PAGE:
Published on: July 23, 2014
by Diagnostic Imaging:
Positron emission tomography (PET) with [18 F]flutemetamol resulted in changes in the diagnostic process work-up of patients with early onset dementia, according to a study presented at the Alzheimer’s Association International Conference 2014 (AAIC).
Researchers from the Netherlands and the United States undertook a study to examine the diagnostic value of [18F]flutemetamol PET in assessing patients with early onset dementia. “Early and accurate diagnoses may have implications for both prognosis and treatment among patients with early onset dementia,” lead investigator Marissa Zwan, MD, said in a release. “Greater diagnostic confidence supports better patient management and helps physicians to determine appropriate treatment options, as well as helping patients and caregivers to plan for the future.”
Eighty patients with early onset dementia (before age 70) participated in the study and underwent an [18F]flutemetamol PET scan, which was visually assessed as amyloid positive or negative. Physician confidence in the diagnosis based on routine diagnostic work-up for dementia was 90 percent.
The results showed that 48 of 63 patients (76 percent) who had been diagnosed with Alzheimer’s disease (AD) prior to the imaging were [18 F]flutemetamol positive. Four out of 17 patients (24 percent) diagnosed with other dementias were also [18 F]flutemetamol positive.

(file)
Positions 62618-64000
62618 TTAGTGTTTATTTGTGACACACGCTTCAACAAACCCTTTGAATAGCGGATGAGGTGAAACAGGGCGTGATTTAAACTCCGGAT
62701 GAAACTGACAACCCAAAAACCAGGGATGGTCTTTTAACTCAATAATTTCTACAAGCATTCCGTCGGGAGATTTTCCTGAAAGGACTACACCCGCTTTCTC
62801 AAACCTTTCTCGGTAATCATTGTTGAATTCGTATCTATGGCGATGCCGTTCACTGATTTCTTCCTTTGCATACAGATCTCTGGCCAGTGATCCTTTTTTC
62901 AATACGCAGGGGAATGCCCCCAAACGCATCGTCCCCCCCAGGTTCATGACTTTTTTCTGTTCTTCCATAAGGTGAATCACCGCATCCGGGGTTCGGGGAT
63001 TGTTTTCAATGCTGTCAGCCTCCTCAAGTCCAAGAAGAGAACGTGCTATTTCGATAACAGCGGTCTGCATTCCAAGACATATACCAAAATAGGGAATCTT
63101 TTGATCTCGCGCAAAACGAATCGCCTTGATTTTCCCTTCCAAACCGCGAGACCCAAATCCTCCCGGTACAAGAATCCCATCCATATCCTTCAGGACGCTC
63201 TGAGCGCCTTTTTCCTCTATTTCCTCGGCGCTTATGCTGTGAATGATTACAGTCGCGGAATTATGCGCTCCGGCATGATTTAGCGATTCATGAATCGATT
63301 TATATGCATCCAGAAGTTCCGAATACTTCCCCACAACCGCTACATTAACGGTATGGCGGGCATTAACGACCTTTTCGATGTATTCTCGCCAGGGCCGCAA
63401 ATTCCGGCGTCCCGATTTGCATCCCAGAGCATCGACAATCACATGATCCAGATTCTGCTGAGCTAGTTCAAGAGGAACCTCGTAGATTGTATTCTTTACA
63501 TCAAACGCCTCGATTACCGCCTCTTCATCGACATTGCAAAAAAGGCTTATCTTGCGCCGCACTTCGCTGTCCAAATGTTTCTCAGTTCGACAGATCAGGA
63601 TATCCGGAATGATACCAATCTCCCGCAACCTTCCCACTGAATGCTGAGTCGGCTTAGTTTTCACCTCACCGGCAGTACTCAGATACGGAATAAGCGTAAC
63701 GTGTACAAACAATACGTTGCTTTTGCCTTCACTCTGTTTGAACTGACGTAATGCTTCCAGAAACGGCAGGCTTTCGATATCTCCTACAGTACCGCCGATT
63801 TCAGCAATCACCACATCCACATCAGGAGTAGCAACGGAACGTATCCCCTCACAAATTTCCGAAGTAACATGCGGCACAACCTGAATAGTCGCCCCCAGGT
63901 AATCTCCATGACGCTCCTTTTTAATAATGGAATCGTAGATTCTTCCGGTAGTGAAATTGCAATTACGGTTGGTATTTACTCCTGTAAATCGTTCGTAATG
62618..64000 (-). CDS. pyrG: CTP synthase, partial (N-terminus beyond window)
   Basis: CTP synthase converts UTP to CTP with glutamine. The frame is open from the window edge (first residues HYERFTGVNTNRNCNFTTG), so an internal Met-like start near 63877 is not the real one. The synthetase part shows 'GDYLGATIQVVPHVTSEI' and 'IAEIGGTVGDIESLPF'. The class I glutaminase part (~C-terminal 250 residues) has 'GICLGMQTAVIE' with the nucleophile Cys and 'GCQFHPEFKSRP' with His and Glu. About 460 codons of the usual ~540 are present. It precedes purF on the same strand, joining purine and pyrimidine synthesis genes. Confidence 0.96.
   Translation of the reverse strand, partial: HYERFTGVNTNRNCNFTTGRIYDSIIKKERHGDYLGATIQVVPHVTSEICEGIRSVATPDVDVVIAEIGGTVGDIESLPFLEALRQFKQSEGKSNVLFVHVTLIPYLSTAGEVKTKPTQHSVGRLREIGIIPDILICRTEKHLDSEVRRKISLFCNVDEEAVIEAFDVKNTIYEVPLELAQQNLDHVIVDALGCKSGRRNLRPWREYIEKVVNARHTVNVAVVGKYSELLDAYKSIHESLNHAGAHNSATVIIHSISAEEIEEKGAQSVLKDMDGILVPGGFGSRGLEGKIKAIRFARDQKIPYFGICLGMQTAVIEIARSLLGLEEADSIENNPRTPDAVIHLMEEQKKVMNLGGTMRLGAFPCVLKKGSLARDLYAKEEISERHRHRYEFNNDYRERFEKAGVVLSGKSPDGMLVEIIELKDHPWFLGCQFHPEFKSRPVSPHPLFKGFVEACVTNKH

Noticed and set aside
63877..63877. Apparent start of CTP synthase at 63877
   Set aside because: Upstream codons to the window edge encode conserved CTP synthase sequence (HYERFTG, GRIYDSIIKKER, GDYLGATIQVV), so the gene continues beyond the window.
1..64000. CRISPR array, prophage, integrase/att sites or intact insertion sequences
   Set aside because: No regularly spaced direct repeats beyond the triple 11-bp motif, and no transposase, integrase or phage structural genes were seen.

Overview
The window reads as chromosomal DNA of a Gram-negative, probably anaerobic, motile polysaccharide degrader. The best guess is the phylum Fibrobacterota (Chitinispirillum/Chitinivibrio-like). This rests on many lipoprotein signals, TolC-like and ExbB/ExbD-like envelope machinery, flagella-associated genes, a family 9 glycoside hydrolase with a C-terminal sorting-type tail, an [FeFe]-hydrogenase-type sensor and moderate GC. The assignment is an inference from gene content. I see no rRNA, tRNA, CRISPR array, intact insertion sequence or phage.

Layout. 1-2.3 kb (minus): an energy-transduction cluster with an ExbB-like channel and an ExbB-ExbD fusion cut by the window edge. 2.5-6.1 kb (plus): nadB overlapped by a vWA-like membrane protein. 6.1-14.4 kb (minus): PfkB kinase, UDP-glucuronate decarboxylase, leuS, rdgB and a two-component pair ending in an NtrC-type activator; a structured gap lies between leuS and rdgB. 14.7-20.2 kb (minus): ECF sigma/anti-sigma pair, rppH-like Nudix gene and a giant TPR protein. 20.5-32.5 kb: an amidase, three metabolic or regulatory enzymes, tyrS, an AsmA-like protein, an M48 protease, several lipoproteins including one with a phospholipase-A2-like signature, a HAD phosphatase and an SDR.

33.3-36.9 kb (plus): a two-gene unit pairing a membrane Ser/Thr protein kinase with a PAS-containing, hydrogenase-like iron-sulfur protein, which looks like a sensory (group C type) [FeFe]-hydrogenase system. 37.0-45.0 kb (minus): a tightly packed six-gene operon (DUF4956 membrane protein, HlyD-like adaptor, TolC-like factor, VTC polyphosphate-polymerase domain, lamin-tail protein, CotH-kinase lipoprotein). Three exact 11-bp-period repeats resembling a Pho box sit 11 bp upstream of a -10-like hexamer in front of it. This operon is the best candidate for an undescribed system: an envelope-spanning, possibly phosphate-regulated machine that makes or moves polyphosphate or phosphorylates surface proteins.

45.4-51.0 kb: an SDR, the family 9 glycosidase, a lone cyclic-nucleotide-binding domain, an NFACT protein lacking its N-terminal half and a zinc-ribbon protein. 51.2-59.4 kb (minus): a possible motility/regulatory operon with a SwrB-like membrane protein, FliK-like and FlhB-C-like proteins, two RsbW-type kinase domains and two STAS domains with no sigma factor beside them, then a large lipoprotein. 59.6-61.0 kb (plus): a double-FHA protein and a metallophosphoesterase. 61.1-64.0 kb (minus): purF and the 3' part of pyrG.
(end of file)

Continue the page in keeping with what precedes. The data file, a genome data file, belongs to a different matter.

“Access to PET results led to a change in diagnosis in 16 (20 percent) patients,” the authors noted. “In 11 out of 13 patients, a negative PET scan caused a change of the initial AD diagnosis to another dementia. In three out of four other dementia patients, the initial diagnosis was changed to AD after receiving a positive PET scan.”
Twenty-seven patients (34 percent), who had an initial clinical diagnosis of Alzheimer’s disease had a change in their healthcare management following the PET results. Thirteen patients underwent additional ancillary investigations after access to the PET scan results.
The authors concluded that PET resulted in changes in clinical diagnosis of some patients with early-onset dementia and, in turn, in their management.
Older people who report greater levels of social engagement have more robust gray matter in regions of the brain relevant in dementia, according to new research led by scientists at the University of Pittsburgh Graduate School of...
In a new study, University of Nebraska–Lincoln sociologist Marc A. Garcia explored how educational attainment can benefit cognitive health in later life, and whether there are differences in its benefits among minorities. Garcia and his co-authors...
A genetic variation in some people may be associated with cognitive decline that can’t be explained by deposits of two key proteins associated with Alzheimer’s disease, amyloid β and tau, according to a study...
The material presented through the Think Tank feature on this website is in no way intended to replace professional medical care or attention by a qualified practitioner. WBHI strongly advises all questioners and viewers using this feature with health problems to consult a qualified physician, especially before starting any treatment. The materials provided on this website cannot and should not be used as a basis for diagnosis or choice of treatment. The materials are not exhaustive and cannot always respect all the most recent research in all areas of medicine.